Things to Never Store on Your Smartphone



Back in the day, leaving your house meant you needed to carry your wallet, which almost always contained cash and credit cards, a picture form of ID, your insurance card, photos of your kids, and maybe even a spare check. Today, all most people need is their phone. That’s because our smartphones have become a master archive of our personal information. The fact is, there are things you should never store in your cell phone, because that information could leave you vulnerable to an invasion of privacy, identity theft, and straight-up theft. Here’s what you need to think twice about storing on your smartphone: 

 

PASSWORDS: The irony of passwords is that they’re supposed to make our data secure, and because we’re cautioned to never use the same password more than once, we need some sort of cheat sheet to remember them all. However, if you were to lose possession of your phone, someone might easily see your cheat sheet. Instead of keeping a list of your passwords, consider downloading a well-rated password manager such as LastPass or Dashlane, so that all of your passwords can be accessed by you using one strong master password. 

 

YOUR FACE: Anyone who has struggled with getting their phone to recognize their face when they’re holding their phone at a weird angle might argue that storing your face in your phone as a password alternative is more secure than a fingerprint. While that may be true when it comes to unlocking your phone, the fact remains that facial recognition is still less secure than simply using a password.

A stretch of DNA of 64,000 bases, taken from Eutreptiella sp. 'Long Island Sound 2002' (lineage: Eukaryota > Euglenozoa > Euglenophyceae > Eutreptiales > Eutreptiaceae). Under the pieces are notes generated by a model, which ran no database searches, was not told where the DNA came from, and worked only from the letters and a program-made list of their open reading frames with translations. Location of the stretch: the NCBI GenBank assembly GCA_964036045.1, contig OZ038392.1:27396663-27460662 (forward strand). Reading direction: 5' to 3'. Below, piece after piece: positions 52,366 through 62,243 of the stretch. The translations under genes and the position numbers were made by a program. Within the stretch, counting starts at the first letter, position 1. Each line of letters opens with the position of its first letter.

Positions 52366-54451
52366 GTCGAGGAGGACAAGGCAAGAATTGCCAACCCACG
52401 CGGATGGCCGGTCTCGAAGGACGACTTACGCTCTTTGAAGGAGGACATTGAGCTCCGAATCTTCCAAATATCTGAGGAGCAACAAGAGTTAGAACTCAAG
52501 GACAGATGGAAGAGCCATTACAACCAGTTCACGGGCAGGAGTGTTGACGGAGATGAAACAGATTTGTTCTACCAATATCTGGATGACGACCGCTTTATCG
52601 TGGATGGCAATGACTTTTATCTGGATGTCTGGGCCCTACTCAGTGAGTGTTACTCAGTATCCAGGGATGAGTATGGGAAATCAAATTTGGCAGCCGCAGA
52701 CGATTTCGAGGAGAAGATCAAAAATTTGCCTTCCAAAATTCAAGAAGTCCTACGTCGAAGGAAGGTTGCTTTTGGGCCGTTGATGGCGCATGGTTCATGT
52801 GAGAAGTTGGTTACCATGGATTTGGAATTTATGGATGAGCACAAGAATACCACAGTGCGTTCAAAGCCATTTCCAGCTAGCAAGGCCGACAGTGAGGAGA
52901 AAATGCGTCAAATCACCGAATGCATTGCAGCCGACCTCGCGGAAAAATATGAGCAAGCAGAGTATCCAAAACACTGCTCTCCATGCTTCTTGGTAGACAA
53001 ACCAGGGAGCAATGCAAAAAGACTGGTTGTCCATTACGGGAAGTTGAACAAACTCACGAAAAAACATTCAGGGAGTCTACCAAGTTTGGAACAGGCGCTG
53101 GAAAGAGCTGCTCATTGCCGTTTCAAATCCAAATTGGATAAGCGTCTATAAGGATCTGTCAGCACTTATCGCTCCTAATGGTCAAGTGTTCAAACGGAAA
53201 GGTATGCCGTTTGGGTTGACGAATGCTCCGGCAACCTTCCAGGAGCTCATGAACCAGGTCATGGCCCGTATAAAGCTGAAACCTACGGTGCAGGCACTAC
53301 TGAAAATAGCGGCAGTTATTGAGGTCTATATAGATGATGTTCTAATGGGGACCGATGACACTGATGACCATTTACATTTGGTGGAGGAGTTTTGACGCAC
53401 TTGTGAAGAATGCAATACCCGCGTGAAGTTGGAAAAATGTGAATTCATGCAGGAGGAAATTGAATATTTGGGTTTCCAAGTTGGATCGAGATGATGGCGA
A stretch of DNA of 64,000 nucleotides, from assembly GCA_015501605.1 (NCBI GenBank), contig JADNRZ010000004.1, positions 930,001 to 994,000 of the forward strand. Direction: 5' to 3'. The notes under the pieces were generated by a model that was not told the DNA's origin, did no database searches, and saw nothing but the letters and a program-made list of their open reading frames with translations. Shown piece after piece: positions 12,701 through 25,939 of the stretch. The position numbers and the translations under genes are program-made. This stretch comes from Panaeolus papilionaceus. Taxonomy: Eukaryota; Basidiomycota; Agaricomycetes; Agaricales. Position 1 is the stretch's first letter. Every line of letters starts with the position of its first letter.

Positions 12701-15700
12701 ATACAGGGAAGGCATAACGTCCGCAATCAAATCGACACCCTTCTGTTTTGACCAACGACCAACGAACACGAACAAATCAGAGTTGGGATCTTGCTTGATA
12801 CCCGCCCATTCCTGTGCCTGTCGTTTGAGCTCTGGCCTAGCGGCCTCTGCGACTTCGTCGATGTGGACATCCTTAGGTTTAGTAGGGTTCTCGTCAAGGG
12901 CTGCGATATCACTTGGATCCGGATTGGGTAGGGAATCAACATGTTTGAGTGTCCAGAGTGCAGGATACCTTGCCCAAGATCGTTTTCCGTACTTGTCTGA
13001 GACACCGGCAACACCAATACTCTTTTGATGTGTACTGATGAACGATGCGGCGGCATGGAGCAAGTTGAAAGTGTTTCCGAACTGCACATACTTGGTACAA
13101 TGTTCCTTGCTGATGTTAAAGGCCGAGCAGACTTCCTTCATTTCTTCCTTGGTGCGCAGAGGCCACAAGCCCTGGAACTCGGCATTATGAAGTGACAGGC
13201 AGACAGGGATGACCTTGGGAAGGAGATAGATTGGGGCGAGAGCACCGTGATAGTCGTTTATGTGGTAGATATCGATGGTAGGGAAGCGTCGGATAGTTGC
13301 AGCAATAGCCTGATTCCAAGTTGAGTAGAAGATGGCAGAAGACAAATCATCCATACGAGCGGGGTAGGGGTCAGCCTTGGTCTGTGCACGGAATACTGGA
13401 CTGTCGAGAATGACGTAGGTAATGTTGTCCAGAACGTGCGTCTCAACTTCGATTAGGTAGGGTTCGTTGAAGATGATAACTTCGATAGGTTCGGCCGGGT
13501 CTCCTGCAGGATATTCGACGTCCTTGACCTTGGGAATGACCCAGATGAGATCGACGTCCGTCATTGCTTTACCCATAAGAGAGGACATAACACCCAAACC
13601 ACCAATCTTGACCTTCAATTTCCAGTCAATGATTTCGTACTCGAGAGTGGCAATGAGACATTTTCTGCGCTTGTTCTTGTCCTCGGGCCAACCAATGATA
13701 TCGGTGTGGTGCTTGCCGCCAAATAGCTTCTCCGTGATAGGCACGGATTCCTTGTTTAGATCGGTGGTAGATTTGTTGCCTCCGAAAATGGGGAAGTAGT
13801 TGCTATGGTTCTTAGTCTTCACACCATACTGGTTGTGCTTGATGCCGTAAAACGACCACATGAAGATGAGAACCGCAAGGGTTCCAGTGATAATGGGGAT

PHOTOS CONTAINING PRIVATE INFORMATION: Remember the days when losing your wallet meant reconstructing your whole life to figure out which credit cards and forms of ID you needed to cancel and replace? Now, all you have to do is take a photo of each item and store it on your phone, but that can leave your information vulnerable to hacking. Consider storing them on a personal computer only you have access to, and/or a password-protected album or app. 

 

YOUR ONLINE BANK ACCOUNT: The convenience online banking affords comes at a cost: your privacy. Carrying your bank account with you on your phone means that you’re risking losing control of it in the event you lose your phone. To manage the risk, you might consider avoiding doing your online banking on your phone. Instead, do it on a computer that never leaves your home. 

 

YOUR HOME ADDRESS: Storing your home address on the navigation apps you use most makes getting home from anywhere super-easy and convenient, but it can also leave you vulnerable. If a thief ends up with your phone in their physical possession, they can simply click on Waze or Google Maps and see what you’ve stored as “home,” or “work.”